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Mamma Mia! Rocks the Proctor’s Stage

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Mamma Mia, Proctor’s Theatre, Review

Mamma Mia, Proctors, SchenectadyAlthough die-hard theater fans are sure to disagree, many people say that once a musical is made into a movie, the future stage-productions can be ruined for first-time viewers. The movies are polished to such perfection that they can only highlight the limitations of a live rendition. Computers, editing, scene cutting, and multiple takes produce pitch-perfect melodies, uniformly charming expression, and an overall flawlessness that is the hallmark of movie musicals. But if you were one of millions who flocked to the theater in 2008 to make the film version of Mamma Mia! the highest grossing movie of the year, you will be happy to know that you are not ruined for watching the stage musical, playing at Proctor’s Theatre in Schenectady this week. The stage show has all the excitement, charm and beauty of the film thanks to a talented lineup of actors and singers that audiences couldn’t help but sing along with on Wednesday.

Mamma Mia! was written for the stage and premiered in London in 1999. Written by British playwright, Catherine Johnson, the musical is based on the songs of the pop group ABBA and composed by former members of the band Benny Andersson and Bjorn Ulvaeus. Since its premiere, more than 42 million people have seen the show, it has grossed over $2 billion worldwide and been performed in fourteen languages. The film version was released in July 2008, nine years after the show began, and starred Meryl Streep, Amanda Seyfried, Pierce Brosnan and Colin Firth.

Basing an entire plot off a handful of pop songs sounds like a dubious idea, but Mamma Mia! is neither contrived nor silly. By contrast, it is quite imaginative and original without being too serious. A 20-year old girl named Sophie Sheridan is living on a Greek island with her single mother Donna, who owns a white stucco tourist getaway. Sophie is preparing for her wedding to fiancé Sky, to which Donna is somewhat opposed. But there is one hitch in Sophie’s big plans: she wants her father to walk her down the aisle, but doesn’t know who he is. After reading her mother’s diary, she discovers that there are three men who could possibly be her father, and invites them all to her wedding hoping to discover the truth. The hilarity that ensues is just as tense and madcap as you would imagine.

The show starts out with a roughly 3-minute deafening blast of music that is eventually discernible as an instrumental medley of songs in the play, against a blank wave-length blue-screen. This standalone boom of song is an apt opening for this show, where music is the source of excitement and the driving force. The first character we meet is Sophie, played by Chloe Tucker. While her singing has a touch of that campy Broadway-esque strain to it, she is definitely magnetic enough to charm every time she’s on the stage. Her scenes were heartfelt, funny and energetic throughout, and her chemistry with on-stage fiancé Sky was very sincere. But the true star of the show was Donna Sheridan, played by Kaye Tuckerman. With a shock of jet-black hair cut in a long pixie style, Tuckerman has a striking look even before you hear her voice. But her voice is what you look forward to throughout the show. It was powerful enough to hold its own amid the loud strains of ABBA’s music and had an energetic quality that makes you want to get up and dance in the aisles. And when she joined forces with the aged members of her former girl-group, The Dynamos, it was pure entertainment. Alison Ewing as Tanya and Mary Callanan as Rosie never stopped cracking jokes from beginning to end. The only disappointments were the dads, whose singing left a lot to be desired. Surprisingly this was also the case in the movie-version, so those who’ve watched the film won’t find any new drawbacks.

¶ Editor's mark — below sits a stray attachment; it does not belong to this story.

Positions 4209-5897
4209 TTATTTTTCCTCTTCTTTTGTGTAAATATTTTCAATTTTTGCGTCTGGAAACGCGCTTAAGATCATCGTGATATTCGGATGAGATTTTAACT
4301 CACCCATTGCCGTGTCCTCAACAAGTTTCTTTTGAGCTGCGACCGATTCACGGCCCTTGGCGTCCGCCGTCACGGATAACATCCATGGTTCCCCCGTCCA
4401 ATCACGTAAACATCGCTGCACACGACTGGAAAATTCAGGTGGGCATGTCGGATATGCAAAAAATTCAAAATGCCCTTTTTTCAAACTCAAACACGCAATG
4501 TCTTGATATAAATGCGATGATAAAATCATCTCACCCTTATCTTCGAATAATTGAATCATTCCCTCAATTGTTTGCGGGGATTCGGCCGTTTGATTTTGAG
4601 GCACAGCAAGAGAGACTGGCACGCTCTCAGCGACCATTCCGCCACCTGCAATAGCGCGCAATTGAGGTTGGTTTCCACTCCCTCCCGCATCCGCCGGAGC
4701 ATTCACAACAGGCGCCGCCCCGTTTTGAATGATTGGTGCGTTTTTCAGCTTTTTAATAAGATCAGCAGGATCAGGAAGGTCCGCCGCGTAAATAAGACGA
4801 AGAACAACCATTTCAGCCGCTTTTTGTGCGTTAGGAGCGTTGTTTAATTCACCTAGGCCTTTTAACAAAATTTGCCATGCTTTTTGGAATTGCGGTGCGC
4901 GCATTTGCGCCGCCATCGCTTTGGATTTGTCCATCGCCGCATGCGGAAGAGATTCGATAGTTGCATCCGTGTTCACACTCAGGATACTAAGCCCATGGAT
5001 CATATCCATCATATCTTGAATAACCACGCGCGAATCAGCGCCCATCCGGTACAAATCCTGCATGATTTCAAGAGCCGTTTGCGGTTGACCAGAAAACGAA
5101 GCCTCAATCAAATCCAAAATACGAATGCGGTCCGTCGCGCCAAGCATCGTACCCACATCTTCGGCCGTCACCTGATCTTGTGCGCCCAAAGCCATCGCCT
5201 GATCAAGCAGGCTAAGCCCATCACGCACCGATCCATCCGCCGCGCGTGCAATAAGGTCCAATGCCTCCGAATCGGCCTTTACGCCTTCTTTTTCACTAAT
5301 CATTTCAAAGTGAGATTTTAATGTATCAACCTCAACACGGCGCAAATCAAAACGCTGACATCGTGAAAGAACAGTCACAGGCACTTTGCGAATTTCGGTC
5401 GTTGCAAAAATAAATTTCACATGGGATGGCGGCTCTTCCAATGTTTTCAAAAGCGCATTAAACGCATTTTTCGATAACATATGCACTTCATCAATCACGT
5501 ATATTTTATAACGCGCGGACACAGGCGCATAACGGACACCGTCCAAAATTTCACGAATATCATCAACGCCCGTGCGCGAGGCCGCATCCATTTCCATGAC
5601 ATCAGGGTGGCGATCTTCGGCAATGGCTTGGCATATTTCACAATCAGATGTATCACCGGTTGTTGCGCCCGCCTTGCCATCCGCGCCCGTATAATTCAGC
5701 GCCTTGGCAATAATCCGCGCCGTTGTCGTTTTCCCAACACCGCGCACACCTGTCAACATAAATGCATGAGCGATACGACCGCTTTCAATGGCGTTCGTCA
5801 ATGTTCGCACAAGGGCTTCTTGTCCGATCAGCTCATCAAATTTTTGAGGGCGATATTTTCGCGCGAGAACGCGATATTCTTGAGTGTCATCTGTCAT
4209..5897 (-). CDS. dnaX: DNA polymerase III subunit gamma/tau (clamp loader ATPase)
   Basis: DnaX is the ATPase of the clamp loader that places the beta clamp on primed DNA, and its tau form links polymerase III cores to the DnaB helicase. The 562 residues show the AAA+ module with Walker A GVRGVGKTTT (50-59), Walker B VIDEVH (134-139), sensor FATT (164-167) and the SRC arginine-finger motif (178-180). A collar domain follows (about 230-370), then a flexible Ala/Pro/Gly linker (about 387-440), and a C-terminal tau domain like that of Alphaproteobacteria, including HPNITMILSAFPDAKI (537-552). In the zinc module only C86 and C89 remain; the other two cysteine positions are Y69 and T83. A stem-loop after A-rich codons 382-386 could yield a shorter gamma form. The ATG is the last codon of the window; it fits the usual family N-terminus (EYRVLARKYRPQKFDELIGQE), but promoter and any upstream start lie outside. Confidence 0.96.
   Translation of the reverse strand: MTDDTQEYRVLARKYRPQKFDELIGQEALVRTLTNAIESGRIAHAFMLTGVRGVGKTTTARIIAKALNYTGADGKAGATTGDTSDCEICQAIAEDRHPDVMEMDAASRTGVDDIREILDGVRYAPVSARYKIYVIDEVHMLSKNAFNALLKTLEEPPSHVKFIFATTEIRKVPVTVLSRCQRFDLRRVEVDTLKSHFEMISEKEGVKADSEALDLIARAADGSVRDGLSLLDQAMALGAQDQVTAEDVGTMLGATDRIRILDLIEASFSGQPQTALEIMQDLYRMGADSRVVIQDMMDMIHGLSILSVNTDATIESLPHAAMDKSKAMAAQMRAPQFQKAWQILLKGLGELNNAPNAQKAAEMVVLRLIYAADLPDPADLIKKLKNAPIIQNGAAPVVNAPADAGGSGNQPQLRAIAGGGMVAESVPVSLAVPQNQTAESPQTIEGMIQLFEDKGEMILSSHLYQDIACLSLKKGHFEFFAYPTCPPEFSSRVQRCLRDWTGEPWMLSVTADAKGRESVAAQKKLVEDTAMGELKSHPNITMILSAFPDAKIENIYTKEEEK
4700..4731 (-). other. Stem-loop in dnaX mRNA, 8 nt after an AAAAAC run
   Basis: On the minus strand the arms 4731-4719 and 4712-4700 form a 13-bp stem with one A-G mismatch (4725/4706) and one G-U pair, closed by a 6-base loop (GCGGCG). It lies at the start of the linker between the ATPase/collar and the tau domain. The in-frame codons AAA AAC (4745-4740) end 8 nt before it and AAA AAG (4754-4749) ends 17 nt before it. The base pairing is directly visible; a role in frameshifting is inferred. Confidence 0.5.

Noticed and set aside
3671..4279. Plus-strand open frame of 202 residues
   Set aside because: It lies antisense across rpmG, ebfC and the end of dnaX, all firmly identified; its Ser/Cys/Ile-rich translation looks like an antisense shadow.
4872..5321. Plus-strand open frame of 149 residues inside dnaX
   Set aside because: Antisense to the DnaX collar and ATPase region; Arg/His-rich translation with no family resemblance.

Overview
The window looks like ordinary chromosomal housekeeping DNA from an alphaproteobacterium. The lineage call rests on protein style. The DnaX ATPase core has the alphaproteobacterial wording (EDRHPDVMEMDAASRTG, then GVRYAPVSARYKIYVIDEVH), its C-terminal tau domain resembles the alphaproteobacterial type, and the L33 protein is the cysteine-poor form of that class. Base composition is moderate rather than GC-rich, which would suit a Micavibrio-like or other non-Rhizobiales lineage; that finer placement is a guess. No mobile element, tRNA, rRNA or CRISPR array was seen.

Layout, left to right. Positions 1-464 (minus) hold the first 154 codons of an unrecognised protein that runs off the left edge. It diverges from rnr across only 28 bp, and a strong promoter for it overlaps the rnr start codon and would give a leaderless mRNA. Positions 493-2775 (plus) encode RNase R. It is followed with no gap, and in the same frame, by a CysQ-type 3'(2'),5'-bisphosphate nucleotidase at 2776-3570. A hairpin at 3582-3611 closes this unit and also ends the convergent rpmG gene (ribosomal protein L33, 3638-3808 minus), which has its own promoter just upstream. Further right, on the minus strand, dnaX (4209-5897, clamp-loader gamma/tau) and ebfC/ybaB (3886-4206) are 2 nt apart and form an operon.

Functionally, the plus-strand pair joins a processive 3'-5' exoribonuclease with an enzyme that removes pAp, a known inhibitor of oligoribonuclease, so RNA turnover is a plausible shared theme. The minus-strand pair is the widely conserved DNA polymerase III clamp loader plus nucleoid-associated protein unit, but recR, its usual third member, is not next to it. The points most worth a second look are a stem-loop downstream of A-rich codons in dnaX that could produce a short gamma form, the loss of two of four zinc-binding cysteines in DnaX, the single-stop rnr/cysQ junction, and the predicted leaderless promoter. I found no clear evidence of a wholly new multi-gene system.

The very best part of the Mamma Mia! show was the familiarity of all the musical numbers. The catchy pop tunes are ones that almost everyone has heard, and you can practically feel the urge of everyone around you to get up and dance the exciting and often hilarious choreography along with the cast. Although you couldn’t usually tell over the thunderous instrumentals, during lulls in the music you could hear the dull hum of the audience singing along, which is usually a no-no for musical shows. Partly because you couldn’t discern it, and partly because you wanted to do the exact same thing, the audience participation only added to the general excitement of the whole show.

Mamma Mia! runs through July 10, 2011 at Proctor’s Theatre in Schenectady.

–Jessica Nicosia is an Assistant Editor for The Free George.

The Free George is the online magazine and visitors’ guide of Upstate NY, covering things from Albany to Lake Placid, including Saratoga, the Lake George region and the Adirondacks. Check out our City Blogs section for our extended coverage areas as well.

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